Ten years passed under Beatrice, with Schulz assuming LNP's top leadership spot in 1981. In 1985, ICI came calling and LNP changed hands again. ICI knew far more about chemicals and plastics than Beatrice, but that also posed some challenges for Schulz and his staff.
``ICI viewed us as a route to market in the U.S.,'' Schulz said. ``The first few years went pretty well, but then they wanted to turn us into their resin sales force instead of being a specialty compounder. It took us away from our strength.''
After only six years, ICI opted out of specialty chemicals and plastics. At that same time, Japanese steel makers like Kawasaki were looking to plastics as more and more automotive applications were switching to that material. Kawasaki executives took out the checkbook, bought LNP, and Schulz again had a new boss.
It would prove to be a profitable union.
``We like to call the '90s our golden decade,'' Schulz said. ``The economy picked up in 1992 and Kawasaki was willing to invest in us.
``We had so many resources and so much talent that it all finally came together. We got all the wood behind a single arrow again.''
LNP always had enjoyed a sizable presence in the automotive market, via fuel pumps and parts for power doors and windows. With Kawasaki encouraging expansion, LNP now became more active in business machines - primarily computer peripherals like printers, scanners and disc drives - that were enjoying explosive growth.
Schulz compared that boom period to ``being shot out of a slingshot.''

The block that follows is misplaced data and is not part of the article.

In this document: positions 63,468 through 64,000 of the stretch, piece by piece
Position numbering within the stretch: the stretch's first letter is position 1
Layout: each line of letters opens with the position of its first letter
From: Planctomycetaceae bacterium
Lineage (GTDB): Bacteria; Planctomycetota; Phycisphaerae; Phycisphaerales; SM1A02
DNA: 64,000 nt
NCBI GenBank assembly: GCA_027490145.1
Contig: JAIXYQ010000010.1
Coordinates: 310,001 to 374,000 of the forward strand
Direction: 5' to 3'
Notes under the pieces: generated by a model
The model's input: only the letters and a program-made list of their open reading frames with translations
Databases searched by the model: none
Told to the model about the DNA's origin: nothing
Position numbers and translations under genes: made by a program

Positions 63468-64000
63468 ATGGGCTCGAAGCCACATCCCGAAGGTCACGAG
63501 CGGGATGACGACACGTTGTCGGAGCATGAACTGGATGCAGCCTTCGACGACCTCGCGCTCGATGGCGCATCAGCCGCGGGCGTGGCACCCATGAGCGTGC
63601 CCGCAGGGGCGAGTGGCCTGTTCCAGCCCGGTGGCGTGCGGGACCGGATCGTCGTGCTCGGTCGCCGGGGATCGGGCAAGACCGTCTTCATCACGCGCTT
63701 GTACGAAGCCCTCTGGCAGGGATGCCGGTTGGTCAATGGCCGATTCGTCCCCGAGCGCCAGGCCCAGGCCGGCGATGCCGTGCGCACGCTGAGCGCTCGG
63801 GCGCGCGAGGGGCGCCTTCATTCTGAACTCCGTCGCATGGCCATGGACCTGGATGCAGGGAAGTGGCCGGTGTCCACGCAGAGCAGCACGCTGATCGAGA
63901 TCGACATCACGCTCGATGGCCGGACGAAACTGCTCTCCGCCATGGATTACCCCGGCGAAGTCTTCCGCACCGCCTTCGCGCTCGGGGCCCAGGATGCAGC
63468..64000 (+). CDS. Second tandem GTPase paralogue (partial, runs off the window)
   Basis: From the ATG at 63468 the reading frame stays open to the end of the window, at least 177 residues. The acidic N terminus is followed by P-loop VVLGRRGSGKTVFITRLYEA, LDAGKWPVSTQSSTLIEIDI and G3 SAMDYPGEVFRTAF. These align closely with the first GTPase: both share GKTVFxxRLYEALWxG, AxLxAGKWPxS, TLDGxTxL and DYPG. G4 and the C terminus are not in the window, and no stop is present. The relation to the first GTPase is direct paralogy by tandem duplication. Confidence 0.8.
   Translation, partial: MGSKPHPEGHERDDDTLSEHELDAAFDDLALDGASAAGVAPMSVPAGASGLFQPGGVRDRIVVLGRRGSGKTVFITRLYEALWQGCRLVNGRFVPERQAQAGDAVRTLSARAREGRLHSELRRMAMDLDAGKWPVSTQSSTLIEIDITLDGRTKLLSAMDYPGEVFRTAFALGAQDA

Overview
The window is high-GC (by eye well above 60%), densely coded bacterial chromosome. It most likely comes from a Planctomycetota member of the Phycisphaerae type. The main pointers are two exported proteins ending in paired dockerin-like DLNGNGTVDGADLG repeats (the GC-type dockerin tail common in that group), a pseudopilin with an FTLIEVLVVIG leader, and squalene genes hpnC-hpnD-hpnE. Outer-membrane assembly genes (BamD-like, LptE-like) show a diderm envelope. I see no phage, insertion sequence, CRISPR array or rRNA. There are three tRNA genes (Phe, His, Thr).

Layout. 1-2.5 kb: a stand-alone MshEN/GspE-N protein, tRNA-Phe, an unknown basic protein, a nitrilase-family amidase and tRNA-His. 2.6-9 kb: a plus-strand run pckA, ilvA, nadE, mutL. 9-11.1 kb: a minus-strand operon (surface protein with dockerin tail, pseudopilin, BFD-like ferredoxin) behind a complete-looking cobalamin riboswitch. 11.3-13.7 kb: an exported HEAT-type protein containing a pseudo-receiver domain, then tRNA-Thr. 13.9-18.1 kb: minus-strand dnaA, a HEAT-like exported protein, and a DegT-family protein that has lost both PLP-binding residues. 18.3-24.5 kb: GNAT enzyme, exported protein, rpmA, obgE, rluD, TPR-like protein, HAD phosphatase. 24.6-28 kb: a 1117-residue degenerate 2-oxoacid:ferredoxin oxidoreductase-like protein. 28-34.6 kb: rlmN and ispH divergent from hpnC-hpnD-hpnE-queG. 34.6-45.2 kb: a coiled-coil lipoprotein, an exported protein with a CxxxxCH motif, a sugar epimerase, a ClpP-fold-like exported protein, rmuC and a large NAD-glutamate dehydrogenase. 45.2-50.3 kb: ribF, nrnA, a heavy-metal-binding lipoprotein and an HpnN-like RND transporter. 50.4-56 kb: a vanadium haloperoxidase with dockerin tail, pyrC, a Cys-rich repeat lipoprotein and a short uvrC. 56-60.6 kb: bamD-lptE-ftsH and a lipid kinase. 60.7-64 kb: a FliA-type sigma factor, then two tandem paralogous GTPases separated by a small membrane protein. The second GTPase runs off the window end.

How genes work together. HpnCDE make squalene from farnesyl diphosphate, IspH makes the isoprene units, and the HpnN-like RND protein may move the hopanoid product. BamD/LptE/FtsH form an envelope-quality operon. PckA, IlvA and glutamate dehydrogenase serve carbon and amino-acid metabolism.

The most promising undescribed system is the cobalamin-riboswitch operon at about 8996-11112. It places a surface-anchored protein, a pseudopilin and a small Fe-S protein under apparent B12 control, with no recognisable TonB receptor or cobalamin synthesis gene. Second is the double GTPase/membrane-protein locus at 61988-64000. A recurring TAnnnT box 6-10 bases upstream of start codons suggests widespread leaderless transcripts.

But Kawasaki's interest in plastics also faded eventually, and once the firm sold its Asian plastics assets in 1998, LNP was not far behind.
GE Plastics' acquisition of LNP was announced during January 2002. LNP's compounding expertise was deemed a natural fit for GE Plastics' lineup of engineering resins, including polycarbonate.
Schulz already had informed Kawasaki that 2003 would be his last year with the firm. GE Plastics also was aware of his status when negotiating with Kawasaki. Schulz chose not to change his plans after the deal closed.
Over the years, Schulz has built a reputation for consistency and fairness among those who have worked closely with him.
``Bob's always been a great guy,'' said Gordon Lankton, chairman of Clinton, Mass.-based injection molding giant Nypro Inc. ``He comes here frequently to follow up on business and check on his materials.''
Nypro is a long-time LNP customer, but Lankton's association with Schulz goes back to the early 1960s when Lankton was running an in-house mold shop for Stanley Tools and Schulz was selling acetal resin for Celanese.
``Bob's a super customer-focus kind of guy,'' Lankton added. ``I consider him a really good friend.''
Admiration for Schulz extends to Exton, where Carlos Carreno, a 29-year LNP vet, has reported directly to Schulz for most of the past 15 years.
``One of the things about Bob that's kind of unique in today's world is that he's very consistent,'' said Carreno, who was LNP's long-time operations director and now serves as president of LNP Americas. ``His priorities are very clear and he's a very patient leader.
``Sometimes he would drive us crazy by getting so involved with people and personnel issues,'' Carreno added. ``But he had to let employees know that people cared about them and were concerned with how they were doing.''
Schulz's immediate retirement plans include a late-summer family fishing trip in northern Canada. He plans on staying in the Philadelphia area and already has turned down an offer to become chief executive officer of a small plastics firm.
One thing his plans do not include is consulting.
``It's not going to be `Bob Schulz Associates,' '' Schulz said.
Instead, Schulz said he would be interested in serving on the boards of smaller plastics and chemicals companies where he could offer guidance.
``I think I could bring a good range of experience to that table,'' he added.